If I could look through the eyes of God, I would see each person completely. I would know their sorrows and their fears, and, tellingly, all their little mundane moments. I would know the smell of them and the way their body feels when standing, and would ride the currents of worry and joy that run through their minds. I would know every hair on their heads. And seeing and knowing all this, I would love them with the complete compassion and understanding that now, limited and human, I only offer to those I know most intimately.
It is not God’s great intelligence that stops me in my tracks and forces me to wonder. It is God’s everlasting compassion. The three Os don’t matter here. God may or may not be omniscient, omnipresent, and omnipotent, seeing all, everywhere, and able to act with all power. It’s God’s omnipassion that matters, that silences or enhances these other attributes. Compassionate of all, God doesn’t see to judge, isn’t simply present without caring, doesn’t act to reward or mete out punishment. Our problem as human beings is not that we can’t know like God knows. It’s that we can’t love like God loves.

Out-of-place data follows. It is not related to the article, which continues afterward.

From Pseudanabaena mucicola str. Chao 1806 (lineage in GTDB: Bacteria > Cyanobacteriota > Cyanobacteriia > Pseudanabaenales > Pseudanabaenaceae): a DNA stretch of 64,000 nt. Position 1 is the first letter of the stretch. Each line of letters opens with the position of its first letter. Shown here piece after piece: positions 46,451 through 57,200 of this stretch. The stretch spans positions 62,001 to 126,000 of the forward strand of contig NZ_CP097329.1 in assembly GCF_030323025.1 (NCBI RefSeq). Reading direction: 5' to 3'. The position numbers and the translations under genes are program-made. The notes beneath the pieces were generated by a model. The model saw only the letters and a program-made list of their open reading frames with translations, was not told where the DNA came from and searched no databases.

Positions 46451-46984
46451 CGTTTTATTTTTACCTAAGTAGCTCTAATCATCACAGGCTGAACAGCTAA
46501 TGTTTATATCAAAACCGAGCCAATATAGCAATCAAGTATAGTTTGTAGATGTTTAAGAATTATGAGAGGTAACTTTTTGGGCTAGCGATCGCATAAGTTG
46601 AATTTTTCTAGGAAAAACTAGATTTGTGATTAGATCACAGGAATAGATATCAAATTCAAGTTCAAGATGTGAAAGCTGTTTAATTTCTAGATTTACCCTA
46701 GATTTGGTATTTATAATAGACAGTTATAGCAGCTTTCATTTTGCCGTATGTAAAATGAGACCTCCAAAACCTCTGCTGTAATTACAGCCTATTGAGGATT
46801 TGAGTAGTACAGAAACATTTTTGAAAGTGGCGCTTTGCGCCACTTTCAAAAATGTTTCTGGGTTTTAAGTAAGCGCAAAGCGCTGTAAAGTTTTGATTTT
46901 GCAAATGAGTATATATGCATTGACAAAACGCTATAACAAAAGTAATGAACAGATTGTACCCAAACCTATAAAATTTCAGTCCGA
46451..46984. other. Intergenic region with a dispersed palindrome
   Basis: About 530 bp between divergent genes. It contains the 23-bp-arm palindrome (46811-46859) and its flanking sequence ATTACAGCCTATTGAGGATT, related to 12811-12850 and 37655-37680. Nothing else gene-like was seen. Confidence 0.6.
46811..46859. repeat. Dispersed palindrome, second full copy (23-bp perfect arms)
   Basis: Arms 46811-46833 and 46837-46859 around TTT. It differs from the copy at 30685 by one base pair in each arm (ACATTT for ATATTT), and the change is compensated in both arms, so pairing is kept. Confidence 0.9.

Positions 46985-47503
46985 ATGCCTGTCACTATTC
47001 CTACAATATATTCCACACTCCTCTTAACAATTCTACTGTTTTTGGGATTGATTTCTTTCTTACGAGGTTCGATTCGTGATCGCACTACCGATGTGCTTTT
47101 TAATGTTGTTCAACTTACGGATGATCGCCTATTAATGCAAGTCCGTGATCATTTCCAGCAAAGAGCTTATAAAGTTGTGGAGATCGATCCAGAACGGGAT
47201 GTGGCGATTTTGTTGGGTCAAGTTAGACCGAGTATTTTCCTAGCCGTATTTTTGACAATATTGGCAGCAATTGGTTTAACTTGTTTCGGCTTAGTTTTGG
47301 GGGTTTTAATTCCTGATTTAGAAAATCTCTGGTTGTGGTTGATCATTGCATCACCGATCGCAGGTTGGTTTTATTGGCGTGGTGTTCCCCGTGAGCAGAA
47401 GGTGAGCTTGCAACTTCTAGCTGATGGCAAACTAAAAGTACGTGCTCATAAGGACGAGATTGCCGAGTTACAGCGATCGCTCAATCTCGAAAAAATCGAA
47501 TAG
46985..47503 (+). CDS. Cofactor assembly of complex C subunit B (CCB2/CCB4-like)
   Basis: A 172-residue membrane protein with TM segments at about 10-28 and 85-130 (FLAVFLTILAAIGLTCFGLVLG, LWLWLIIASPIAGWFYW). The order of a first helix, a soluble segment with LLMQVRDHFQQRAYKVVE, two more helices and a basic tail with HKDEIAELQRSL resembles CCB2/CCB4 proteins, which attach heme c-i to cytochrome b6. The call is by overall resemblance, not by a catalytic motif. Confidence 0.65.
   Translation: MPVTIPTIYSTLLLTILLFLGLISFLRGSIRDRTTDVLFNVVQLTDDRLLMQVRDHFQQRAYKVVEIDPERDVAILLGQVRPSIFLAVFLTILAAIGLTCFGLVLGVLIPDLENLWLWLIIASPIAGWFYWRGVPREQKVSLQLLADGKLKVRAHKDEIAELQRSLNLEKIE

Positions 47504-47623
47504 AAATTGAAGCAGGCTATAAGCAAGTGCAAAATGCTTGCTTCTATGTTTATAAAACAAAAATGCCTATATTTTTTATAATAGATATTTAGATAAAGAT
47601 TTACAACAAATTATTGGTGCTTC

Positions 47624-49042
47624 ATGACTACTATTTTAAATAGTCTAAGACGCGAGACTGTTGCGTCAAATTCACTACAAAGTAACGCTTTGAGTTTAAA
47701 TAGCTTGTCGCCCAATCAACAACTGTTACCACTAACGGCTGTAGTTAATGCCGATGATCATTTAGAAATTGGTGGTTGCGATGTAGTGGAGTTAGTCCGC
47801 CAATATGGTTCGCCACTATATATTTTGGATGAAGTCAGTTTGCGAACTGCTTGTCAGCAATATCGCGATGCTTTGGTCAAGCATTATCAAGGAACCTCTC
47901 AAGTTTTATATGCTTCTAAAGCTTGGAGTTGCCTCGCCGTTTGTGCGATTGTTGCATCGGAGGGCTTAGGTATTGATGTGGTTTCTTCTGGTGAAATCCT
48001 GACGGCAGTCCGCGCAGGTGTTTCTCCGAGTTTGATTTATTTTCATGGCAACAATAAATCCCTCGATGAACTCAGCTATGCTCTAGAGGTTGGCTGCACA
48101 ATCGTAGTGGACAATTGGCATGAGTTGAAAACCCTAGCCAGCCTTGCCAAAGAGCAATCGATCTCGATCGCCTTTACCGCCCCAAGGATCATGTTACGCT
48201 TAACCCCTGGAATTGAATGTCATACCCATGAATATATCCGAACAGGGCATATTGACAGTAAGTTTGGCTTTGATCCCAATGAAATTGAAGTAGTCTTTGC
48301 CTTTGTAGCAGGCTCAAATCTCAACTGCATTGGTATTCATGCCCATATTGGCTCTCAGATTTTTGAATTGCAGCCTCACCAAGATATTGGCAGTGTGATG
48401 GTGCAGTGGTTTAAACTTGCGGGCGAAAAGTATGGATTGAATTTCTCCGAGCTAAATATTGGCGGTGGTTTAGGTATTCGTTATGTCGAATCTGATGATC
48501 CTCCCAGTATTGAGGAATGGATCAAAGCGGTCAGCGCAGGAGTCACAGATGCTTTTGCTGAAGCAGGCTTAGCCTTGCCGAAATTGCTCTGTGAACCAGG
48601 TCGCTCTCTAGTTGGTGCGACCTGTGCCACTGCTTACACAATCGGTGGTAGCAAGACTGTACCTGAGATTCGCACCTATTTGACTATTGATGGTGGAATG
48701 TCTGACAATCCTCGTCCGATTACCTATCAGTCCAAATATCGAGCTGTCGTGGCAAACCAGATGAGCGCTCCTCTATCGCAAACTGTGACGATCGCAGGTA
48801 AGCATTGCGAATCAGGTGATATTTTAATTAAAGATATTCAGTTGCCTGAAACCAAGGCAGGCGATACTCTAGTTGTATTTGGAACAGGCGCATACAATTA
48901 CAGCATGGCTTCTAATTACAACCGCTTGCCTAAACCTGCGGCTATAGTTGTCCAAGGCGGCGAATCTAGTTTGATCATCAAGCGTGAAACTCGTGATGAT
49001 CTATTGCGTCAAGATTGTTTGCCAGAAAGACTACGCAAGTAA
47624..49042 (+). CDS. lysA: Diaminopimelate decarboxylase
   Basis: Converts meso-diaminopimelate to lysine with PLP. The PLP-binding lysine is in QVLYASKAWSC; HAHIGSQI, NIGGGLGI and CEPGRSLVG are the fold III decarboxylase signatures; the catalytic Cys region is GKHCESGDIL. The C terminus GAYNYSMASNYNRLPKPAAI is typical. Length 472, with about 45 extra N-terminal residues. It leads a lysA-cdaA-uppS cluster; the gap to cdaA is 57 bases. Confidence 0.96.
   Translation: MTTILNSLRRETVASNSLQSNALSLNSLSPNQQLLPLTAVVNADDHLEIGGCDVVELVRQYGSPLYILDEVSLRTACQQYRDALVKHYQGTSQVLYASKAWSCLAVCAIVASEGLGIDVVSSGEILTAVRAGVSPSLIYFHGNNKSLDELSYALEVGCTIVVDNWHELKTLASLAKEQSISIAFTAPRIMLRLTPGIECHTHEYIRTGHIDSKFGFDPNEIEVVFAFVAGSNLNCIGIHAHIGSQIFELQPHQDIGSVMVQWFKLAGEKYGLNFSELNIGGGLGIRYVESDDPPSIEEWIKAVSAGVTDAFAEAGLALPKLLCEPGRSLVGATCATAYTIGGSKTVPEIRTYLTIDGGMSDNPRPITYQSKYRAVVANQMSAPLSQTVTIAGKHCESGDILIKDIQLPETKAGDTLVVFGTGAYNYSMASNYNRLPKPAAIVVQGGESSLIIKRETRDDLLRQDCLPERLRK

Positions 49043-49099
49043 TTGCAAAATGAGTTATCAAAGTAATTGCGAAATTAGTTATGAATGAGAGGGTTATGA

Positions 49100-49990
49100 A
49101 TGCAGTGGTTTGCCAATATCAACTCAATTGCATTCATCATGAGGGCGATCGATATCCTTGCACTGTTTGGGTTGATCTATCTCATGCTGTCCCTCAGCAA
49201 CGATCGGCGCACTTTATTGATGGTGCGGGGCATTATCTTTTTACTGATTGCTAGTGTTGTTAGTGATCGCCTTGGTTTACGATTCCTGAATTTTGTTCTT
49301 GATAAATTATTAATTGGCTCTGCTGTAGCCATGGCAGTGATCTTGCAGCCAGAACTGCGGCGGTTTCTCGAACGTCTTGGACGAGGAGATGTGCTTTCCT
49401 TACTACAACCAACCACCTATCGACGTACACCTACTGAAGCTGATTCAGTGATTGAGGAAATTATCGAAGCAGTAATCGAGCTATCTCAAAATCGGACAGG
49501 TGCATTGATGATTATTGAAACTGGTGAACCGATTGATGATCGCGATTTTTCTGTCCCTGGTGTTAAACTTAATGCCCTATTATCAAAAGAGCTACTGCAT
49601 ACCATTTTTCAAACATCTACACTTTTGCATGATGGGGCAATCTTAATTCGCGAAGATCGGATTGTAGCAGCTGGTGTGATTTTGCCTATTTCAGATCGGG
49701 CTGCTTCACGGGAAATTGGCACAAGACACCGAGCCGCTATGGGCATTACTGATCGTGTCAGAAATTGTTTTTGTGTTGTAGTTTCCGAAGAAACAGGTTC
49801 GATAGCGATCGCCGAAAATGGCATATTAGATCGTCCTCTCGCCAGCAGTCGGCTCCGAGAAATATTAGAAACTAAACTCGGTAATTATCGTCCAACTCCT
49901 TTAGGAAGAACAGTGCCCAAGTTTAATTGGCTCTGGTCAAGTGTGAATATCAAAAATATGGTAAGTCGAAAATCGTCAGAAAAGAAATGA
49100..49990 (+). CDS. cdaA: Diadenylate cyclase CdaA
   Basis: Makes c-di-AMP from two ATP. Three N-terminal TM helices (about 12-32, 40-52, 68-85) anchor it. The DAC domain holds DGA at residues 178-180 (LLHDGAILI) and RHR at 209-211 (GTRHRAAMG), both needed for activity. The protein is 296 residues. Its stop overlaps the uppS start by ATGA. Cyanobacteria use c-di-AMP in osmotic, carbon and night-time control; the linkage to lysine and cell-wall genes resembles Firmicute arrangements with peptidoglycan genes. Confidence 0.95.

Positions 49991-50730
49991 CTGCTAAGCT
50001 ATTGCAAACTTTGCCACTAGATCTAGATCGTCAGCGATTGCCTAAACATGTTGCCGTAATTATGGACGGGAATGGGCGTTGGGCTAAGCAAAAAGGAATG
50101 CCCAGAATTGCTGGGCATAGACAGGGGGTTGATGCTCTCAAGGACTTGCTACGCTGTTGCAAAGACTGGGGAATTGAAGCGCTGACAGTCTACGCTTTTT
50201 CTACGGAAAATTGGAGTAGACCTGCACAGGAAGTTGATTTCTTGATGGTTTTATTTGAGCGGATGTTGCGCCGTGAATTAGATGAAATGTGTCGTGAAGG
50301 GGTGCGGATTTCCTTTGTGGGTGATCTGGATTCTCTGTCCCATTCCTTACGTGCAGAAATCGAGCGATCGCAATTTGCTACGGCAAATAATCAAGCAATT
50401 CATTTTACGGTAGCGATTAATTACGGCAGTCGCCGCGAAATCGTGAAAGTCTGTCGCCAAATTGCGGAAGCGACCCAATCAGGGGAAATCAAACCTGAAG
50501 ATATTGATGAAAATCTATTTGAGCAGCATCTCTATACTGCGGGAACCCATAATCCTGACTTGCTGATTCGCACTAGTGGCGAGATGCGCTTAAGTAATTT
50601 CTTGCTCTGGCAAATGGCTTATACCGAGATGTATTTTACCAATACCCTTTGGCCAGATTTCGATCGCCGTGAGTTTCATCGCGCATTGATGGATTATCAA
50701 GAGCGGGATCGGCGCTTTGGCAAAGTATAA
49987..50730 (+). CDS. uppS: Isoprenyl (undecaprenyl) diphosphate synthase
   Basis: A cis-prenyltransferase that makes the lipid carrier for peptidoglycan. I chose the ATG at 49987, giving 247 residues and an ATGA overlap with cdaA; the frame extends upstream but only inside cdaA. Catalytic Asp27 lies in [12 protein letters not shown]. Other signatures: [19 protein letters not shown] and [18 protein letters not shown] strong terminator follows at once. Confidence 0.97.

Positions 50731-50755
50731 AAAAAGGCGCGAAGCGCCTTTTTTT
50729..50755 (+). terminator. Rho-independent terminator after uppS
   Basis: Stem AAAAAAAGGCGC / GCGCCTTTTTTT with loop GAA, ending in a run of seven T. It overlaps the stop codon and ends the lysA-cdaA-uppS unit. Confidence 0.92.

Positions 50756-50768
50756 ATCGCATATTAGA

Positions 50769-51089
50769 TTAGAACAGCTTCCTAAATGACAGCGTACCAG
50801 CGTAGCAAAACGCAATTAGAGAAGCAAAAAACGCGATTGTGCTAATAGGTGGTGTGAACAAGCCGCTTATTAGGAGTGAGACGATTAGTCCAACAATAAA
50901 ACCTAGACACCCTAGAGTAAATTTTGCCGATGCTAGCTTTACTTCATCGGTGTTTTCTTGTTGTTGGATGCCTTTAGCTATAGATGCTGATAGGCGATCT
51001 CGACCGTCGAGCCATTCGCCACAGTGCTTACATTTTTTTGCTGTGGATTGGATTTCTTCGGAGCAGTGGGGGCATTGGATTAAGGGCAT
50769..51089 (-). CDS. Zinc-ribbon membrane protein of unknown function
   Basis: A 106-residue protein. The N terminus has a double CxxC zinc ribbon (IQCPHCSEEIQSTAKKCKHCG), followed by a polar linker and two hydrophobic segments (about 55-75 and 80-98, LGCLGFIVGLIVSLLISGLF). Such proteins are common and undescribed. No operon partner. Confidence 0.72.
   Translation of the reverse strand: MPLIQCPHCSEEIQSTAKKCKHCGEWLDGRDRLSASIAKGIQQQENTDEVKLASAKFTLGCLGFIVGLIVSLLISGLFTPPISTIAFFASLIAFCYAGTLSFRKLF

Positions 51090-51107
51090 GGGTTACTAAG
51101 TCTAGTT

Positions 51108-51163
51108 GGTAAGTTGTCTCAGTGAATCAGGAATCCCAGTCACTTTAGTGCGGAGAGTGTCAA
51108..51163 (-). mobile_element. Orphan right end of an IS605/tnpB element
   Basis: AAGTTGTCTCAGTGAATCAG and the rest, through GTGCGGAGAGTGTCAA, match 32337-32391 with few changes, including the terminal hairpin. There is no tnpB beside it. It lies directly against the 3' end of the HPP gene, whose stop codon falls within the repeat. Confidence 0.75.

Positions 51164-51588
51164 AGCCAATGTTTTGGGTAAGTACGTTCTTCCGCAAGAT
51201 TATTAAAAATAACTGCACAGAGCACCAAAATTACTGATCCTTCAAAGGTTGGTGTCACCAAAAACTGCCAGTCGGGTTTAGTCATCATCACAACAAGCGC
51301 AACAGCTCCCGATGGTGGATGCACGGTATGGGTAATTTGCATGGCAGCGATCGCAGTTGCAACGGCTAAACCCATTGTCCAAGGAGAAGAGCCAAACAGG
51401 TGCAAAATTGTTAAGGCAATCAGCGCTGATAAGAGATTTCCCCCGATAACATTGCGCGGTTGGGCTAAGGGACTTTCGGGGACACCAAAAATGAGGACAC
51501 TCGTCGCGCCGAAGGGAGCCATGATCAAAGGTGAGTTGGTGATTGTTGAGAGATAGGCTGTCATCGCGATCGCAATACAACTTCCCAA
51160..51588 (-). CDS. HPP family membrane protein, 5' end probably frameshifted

For God, everyone is neighbor, and more than neighbor, beloved. The Good Samaritan is another flawed being trying to love like God. Able to see past his social identity, able to act beyond the confines of his tribe, he is still limited, as we all are. He is not Jesus, who is and was the human being who can see through God’s eyes and feel God’s complete compassion for everything. When Jesus talks about the Good Samaritan, he is simply providing a model of what’s possible for the lawyer whom he’s talking to. Sometimes we catch little glimpses of God’s infinite compassion. None of us get to live in it all the time. But all of us can sketch what we glimpsed in our own moments of limited, flawed compassion. All of us can be like the Good Samaritan.
In the end there is only one thing. It is that ecstatic, beautiful, all encompassing compassion. It is that ability to look through God’s eyes. Mary of Bethany knows it, and when she sits at Jesus’ feet, she is trying to see as he sees and hear as he hears. Really, that’s all that matters.